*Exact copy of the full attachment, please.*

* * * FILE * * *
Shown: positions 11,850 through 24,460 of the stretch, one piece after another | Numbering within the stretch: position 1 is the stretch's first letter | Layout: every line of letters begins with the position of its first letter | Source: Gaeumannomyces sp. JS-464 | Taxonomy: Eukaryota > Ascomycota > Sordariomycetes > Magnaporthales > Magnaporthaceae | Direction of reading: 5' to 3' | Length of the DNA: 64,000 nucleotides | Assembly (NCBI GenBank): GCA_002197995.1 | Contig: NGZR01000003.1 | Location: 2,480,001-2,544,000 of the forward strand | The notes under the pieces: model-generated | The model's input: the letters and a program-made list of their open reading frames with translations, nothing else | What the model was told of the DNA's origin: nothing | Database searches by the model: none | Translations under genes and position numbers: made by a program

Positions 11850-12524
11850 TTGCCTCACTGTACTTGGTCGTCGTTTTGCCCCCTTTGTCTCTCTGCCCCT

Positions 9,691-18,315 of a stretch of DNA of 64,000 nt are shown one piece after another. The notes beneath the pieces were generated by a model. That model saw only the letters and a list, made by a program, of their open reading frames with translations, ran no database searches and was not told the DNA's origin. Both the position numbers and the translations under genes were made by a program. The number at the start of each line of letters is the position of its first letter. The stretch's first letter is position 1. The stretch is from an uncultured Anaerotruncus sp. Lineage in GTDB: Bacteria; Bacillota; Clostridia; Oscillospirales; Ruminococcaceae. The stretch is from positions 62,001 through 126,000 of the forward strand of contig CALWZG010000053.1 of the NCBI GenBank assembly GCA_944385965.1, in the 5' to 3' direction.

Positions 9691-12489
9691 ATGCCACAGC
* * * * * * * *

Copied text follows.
Shown: positions 11,850 through 24,460 of the stretch, one piece after another | Numbering within the stretch: position 1 is the stretch's first letter | Layout: every line of letters begins with the position of its first letter | Source: Gaeumannomyces sp. JS-464 | Taxonomy: Eukaryota > Ascomycota > Sordariomycetes > Magnaporthales > Magnaporthaceae | Direction of reading: 5' to 3' | Length of the DNA: 64,000 nucleotides | Assembly (NCBI GenBank): GCA_002197995.1 | Contig: NGZR01000003.1 | Location: 2,480,001-2,544,000 of the forward strand | The notes under the pieces: model-generated | The model's input: the letters and a program-made list of their open reading frames with translations, nothing else | What the model was told of the DNA's origin: nothing | Database searches by the model: none | Translations under genes and position numbers: made by a program

Positions 11850-12524
11850 TTGCCTCACTGTACTTGGTCGTCGTTTTGCCCCCTTTGTCTCTCTGCCCCT

Positions 9,691-18,315 of a stretch of DNA of 64,000 nt are shown one piece after another. The notes beneath the pieces were generated by a model. That model saw only the letters and a list, made by a program, of their open reading frames with translations, ran no database searches and was not told the DNA's origin. Both the position numbers and the translations under genes were made by a program. The number at the start of each line of letters is the position of its first letter. The stretch's first letter is position 1. The stretch is from an uncultured Anaerotruncus sp. Lineage in GTDB: Bacteria; Bacillota; Clostridia; Oscillospirales; Ruminococcaceae. The stretch is from positions 62,001 through 126,000 of the forward strand of contig CALWZG010000053.1 of the NCBI GenBank assembly GCA_944385965.1, in the 5' to 3' direction.

Positions 9691-12489
9691 ATGCCACAGC